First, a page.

If not addressed early, chronic inflammation can cause a host of long-term health issues, including cancer, heart disease, type 2 diabetes, and non-alcoholic fatty liver disease. Healthy choices like dark leafy green vegetables (think kale and spinach), fatty fish (salmon and mackerel), and olive oil are some of the foods that help combat inflammation.
Now, research suggests there's another type of food that may even have a greater impact on staving off chronic inflammation. A new study published in the journal Cell finds that a diet rich in fermented foods (think miso and sauerkraut) enhances the diversity of gut microbes and thus decreases molecular signs of inflammation.
The study involved a clinical trial consisting of 36 healthy adults who were randomly assigned to a 10-week diet that either included foods that were fermented or high in fiber. The researchers found that the two diets had different effects on the gut microbiome and the immune system.
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"Previous work in the field has reported the effects of diet on the microbiome in humans and some have reported measures of host health," lead study author Hannah Wastyk, a PhD student in bioengineering at Stanford University, tells Eat This, Not That!. "However, our study is the first, to our knowledge, to report extensive immune profiling across time to deeply investigate the axis of the diet-microbiome-immune system."
As Wastyk notes, these two specific diets were chosen for the study because they have both been shown to have a positive impact on the gut microbiome. However, the findings from this study reveal that when we eat fermented foods, they introduce their own microbial community to our gut microbiome. This, in part, increases the diversity of the healthy bacteria in the gut that our body requires to ward off the chronic inflammation that can make us more susceptible to infection and chronic disease.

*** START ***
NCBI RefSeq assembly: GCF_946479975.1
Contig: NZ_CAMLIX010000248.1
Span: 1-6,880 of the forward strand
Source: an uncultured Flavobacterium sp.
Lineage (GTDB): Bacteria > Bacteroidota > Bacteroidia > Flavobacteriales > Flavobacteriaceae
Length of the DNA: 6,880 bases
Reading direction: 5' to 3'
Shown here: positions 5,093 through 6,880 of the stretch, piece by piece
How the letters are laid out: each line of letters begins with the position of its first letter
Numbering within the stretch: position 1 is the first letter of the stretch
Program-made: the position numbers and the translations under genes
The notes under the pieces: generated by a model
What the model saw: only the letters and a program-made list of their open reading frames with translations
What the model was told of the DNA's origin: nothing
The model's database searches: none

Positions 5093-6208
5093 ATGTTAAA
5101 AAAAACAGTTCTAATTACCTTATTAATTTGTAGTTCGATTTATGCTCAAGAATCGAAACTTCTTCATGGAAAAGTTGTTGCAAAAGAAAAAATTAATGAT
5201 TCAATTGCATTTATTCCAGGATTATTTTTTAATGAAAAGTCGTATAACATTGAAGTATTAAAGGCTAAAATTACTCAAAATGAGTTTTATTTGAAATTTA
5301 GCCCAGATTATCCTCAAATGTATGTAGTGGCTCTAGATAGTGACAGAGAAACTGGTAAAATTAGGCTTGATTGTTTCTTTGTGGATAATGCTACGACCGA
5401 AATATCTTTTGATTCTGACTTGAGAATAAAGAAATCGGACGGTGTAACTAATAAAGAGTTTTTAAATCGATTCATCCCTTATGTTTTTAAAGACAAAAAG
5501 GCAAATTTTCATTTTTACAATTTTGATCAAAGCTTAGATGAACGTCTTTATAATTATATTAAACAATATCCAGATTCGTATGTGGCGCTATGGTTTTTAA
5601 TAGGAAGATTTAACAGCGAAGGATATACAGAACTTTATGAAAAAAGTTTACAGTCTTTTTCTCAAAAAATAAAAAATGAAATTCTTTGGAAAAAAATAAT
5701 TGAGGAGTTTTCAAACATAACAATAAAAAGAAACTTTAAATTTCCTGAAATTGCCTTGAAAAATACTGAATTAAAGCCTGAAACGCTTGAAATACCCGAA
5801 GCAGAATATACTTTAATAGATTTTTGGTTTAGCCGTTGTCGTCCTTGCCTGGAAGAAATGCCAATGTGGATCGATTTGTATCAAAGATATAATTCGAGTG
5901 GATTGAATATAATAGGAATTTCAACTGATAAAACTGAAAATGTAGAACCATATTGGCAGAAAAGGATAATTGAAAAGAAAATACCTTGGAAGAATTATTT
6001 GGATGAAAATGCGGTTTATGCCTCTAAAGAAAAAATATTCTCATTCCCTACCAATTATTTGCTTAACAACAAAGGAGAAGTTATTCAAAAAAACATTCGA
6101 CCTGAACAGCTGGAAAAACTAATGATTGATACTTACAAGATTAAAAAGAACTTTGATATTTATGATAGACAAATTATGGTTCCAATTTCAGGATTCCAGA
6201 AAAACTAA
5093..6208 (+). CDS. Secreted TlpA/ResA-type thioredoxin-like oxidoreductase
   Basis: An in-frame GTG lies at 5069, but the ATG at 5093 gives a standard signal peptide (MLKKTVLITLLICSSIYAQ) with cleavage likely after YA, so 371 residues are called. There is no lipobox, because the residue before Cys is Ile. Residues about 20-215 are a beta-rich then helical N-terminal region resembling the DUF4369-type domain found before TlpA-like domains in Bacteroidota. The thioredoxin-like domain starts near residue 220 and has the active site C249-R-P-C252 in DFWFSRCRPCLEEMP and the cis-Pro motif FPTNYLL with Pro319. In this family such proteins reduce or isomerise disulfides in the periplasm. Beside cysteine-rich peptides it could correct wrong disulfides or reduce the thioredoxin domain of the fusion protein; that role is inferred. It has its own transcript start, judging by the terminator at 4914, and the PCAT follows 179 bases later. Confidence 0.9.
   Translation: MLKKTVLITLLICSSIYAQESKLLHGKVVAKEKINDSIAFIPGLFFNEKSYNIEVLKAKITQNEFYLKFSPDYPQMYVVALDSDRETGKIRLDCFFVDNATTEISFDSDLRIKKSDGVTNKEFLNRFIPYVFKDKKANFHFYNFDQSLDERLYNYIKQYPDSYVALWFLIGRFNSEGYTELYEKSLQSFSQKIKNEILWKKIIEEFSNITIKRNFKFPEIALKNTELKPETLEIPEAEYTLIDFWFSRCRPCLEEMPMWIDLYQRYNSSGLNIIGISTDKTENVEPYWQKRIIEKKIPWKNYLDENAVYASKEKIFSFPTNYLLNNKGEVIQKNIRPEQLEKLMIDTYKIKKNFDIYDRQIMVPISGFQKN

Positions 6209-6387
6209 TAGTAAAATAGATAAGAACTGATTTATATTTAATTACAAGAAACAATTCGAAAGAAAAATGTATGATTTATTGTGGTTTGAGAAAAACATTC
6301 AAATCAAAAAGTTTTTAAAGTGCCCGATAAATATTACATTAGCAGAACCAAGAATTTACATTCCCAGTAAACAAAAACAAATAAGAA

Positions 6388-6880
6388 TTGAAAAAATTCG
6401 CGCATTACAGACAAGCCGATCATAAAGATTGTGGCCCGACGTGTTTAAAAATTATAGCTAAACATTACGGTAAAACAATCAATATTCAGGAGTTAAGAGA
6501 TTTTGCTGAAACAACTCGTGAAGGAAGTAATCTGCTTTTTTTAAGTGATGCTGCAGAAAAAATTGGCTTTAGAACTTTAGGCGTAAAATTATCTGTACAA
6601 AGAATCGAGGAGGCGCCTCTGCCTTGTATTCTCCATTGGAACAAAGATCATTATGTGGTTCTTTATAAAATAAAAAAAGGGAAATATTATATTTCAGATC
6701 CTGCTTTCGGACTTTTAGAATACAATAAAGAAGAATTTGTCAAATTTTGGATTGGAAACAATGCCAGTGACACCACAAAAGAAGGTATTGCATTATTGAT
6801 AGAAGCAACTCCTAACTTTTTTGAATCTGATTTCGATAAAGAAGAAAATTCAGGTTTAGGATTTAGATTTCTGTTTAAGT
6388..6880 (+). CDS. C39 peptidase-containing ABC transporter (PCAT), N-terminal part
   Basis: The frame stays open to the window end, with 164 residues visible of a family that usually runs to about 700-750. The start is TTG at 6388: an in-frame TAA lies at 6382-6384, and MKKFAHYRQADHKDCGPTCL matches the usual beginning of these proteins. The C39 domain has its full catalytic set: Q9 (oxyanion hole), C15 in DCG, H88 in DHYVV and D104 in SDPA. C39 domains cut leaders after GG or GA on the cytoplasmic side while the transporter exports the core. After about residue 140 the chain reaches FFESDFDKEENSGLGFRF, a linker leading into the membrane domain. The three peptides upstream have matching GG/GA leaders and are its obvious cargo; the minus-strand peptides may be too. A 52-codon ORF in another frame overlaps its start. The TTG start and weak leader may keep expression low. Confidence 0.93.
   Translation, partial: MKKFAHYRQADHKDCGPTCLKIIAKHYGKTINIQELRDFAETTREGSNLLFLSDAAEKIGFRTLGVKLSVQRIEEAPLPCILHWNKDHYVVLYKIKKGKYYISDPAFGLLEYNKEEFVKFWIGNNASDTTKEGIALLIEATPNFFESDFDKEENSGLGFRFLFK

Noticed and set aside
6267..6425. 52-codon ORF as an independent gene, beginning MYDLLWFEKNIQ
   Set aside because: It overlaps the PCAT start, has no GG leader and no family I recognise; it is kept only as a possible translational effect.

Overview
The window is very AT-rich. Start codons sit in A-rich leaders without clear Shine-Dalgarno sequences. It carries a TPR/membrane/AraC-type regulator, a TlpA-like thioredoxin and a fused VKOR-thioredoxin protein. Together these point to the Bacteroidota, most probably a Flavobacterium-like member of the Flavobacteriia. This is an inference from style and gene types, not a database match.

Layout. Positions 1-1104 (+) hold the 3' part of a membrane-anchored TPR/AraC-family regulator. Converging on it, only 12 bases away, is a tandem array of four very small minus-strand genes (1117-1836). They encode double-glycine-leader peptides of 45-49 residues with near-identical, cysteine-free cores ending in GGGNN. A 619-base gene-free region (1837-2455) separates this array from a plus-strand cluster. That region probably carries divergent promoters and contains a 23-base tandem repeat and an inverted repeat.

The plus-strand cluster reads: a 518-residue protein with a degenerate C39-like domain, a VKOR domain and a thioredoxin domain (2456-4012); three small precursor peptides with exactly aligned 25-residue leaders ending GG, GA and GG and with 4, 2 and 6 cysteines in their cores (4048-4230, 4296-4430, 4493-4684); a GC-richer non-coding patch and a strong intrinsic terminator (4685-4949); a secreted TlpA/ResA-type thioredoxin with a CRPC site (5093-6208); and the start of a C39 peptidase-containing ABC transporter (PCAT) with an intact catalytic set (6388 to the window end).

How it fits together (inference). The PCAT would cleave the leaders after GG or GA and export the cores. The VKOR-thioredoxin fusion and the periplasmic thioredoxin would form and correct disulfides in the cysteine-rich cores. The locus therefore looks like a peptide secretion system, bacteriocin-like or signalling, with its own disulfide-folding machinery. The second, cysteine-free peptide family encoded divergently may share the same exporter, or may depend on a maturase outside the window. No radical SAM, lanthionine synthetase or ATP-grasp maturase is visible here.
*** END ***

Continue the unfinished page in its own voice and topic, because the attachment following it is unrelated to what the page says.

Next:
However, that's not to say that those who ate a high-fiber diet didn't experience any gut-related health benefits.
"While we didn't see an increase in diversity as expected, we did see an increase in microbial capacity to metabolize plants. The more fiber people ate, the better able their microbiome got at digesting it," Wastyk says. "These results were promising and suggest that if the study was extended for a longer period of time, we might have seen a more substantial microbial and immune response in the high-fiber diet group."
The subjects that came into the study with a more diverse gut microbiome and consumed a high-fiber diet had improved immune status by the end of the 10-week period.
"Because the high-fermented food diet had such a striking response to reproducibly increase microbiome diversity, one can imagine that a hybrid diet, high in [both] fermented foods and high in fiber, might synergize the effects seen here for an even larger impact on improving immune status," Wastyk says.
As Vincent M. Pedre, MD, medical director of Pedre Integrative Health and author of "Happy Gut" points out, many people in the U.S. (and other western societies) have low gut microbiome diversity as a result of dietary choices, lifestyle habits, and even medication.
"Usually, gut microbiome diversity is low as a consequence of exposure to antibiotics, the standard American diet, alcohol, and even stress," he says.
The findings of this study provide hope, as they suggest that upping your intake of fermented foods may help to reduce inflammation brought on by all of these factors. Pedre offers a few examples of fermented foods that you can start adding to your diet today. They include:
Fermented cottage cheese
Pedre also notes a few limitations of the study. A) It was a small, randomized prospective study that only included 18 people in each group, and B) the groups mainly comprised of white women.
"Due to the homogeneity of the participants, it would be great to repeat this study with a more diverse study population to see if these effects can be extrapolated to both men and women, as well as different ethnicities," he says.
For more, be sure to check out The Secret to Avoiding Obesity May Lie in Your Gut, Says New Study.